Having done an equity audit and formed an accurate picture of the English learners in a school or district, it’s possible to formulate a theory of change. Three areas of focus:
• The school environment – This includes school policies, funding, programming, curriculum, instruction, assessments, school culture, and, say Larson and Martinez-Black, “structural discriminatory practices that might have been institutionalized over time, such as the de facto segregation of some EL students.” An example: what steps can be taken to increase ELs’ participation in gifted and accelerated classes?
• Professional learning – PD should be informed by the needs assessment, addressing unconscious biases against EL students and the type of culturally responsive approaches that will lead to successful learning in classrooms. “Celebrating diverse holidays or honoring cultural heroes won’t close achievement gaps,” say Larson and Martinez-Black; “educators must understand students’ cultural backgrounds, connect with their experiences, and create meaningful learning goals that meet students’ needs.”
• Family and community engagement – A key part of an effective theory of change is the participation of multiple stakeholders. This means involving community agencies, engaging local libraries, organizing translators, and eliminating barriers to EL parents participating in the educational effort. “You must know your parents to find effective ways to encourage participation,” say Larson and Martinez-Black. “Communicate the benefits of parent involvement while providing a welcoming school culture.”
“Speaking Their Language” by Carol Larson and Tyrone Martinez-Black in Principal, November/December 2020 (Vol. 100, #2, pp. 54-57)
[thrive_toggles_group”][thrive_toggles title=”3. Personalizing Instruction for Students in a Remote Environment” no=”1/1″] For this Education Week article, Mark Lieberman asked dual-language English teacher Tricia Proffitt to explain how she personalizes instruction, and Proffitt gave details on how she’s dealt with three quite different students in her all-remote Illinois middle school this year.
• Student #1: Very limited English – This first student arrived from South America less than a year ago with very limited English speaking skills, not yet able to read English. At first, the student was overwhelmed by the instructions for daily lessons, so Proffitt began using Google Translate to e-mail assignments and clarify expectations. The girl’s work plan is aimed at the same standards as the rest of the class, but geared to her current achievement level; if the class is reading a short story, the girl reads a short story in her native language. Proffitt uses Learn That Word, an online vocabulary platform, to focus on specific English skills for this student while the rest of the class works on different exercises in the platform. There are hyperlinks to online assignments to streamline finding materials in the student’s Chromebook. “She’s working on the skills that she can handle, and she’s doing great,” says Proffitt.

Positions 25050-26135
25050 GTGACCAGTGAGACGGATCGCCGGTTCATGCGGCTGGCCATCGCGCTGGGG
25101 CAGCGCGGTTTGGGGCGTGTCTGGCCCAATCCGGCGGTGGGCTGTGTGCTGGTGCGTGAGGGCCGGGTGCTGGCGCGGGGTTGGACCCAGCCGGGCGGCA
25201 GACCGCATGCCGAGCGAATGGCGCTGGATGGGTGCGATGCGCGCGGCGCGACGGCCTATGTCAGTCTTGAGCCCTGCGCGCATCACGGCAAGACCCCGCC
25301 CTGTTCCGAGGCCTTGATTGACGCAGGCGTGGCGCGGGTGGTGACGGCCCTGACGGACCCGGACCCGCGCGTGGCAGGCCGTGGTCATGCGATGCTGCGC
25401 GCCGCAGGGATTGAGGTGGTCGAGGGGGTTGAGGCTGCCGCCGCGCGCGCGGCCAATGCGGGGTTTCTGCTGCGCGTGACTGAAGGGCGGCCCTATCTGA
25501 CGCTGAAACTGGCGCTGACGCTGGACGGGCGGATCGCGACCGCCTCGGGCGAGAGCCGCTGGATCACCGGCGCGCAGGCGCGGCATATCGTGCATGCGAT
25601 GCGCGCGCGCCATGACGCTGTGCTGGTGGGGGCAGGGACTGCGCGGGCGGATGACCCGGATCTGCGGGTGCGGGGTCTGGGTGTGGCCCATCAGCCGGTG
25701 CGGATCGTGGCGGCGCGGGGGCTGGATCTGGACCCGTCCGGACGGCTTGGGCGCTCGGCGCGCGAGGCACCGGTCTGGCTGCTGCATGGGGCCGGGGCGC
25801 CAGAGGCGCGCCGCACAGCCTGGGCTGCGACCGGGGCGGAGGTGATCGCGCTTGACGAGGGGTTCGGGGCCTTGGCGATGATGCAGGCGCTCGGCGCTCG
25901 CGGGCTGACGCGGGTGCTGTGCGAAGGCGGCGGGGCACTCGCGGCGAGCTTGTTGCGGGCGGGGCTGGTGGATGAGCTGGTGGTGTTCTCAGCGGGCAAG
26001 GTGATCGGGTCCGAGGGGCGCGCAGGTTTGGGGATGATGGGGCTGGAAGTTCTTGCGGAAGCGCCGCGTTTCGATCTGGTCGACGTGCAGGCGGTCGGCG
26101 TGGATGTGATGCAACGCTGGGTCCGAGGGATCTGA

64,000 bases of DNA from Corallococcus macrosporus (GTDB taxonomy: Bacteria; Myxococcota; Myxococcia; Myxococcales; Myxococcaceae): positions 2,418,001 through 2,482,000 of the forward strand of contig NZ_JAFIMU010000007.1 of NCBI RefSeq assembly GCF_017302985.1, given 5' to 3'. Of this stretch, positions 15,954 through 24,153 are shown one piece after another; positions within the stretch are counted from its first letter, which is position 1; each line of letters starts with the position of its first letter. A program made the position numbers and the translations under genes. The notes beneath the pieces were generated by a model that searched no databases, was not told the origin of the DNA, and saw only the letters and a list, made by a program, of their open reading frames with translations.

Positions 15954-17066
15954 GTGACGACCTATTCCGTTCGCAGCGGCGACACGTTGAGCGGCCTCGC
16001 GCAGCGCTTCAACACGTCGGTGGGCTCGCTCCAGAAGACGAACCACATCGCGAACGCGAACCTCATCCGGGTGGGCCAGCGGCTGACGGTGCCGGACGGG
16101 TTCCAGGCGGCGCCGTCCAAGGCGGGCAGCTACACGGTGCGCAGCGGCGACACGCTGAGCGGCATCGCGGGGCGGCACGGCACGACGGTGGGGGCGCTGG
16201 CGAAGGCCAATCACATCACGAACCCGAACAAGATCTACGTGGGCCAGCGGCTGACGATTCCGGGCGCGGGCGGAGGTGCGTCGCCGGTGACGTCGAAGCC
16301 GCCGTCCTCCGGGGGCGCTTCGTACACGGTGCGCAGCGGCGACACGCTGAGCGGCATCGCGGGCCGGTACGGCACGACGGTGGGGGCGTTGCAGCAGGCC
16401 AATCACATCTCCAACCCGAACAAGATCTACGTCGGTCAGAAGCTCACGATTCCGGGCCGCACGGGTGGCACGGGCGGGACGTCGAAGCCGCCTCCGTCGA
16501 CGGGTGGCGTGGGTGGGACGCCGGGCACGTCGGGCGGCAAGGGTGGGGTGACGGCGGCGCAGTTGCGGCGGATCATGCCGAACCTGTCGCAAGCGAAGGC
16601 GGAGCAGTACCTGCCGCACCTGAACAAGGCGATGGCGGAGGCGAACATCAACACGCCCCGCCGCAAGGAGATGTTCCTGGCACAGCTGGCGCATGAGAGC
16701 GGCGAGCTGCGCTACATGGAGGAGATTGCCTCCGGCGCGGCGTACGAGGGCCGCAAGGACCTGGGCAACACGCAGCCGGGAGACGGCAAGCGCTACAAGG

• Student #2: Ahead of the class – From the first day of school, this student stood out with her vocabulary and grammar knowledge, high-quality work, and enthusiasm for learning and helping classmates. Proffitt used online programs to provide assignments that allow advanced students to move ahead in the curriculum. She says to the class, “If you know what you’re doing and you want to move ahead, you can,” and this student (and others who have mastered basic assignments) get the message. High-achieving students are also pulled into separate videoconferences for more in-depth discussions, and there’s a website where they can privately publish written work, add graphics, and supplement the text with a read-aloud. Proffitt reports that her advanced students are thriving.
• Student #3: Not engaged – In the early weeks of school, this student participated minimally, then stopped taking part in class activities. After confirming that this was also true in the boy’s other classes, Proffitt communicated with his mother and learned that the family was overwhelmed. “He felt that he had already dug such a big hole, so what was the point,” said Proffitt. She reassured the boy that making progress was what counted, even if his pace was slower than the rest of the class. She picked out two important assignments and asked him to focus on those, skipping practice exercises he’d missed. Then she sat with him in a video conference and worked through some of the material with him. Six weeks into the school year, the boy was requesting meetings with Proffitt, participating in synchronous sessions, and e-mailing on no-school days to clear up confusion and request additional assignments.
“Tailored Teaching” by Mark Lieberman in Education Week, November 4, 2020
[thrive_toggles_group”][thrive_toggles title=”4. Three Ways to Extend and Deepen the Education of Young Children” no=”1/1″] (Originally titled “Beyond Counting Apples”)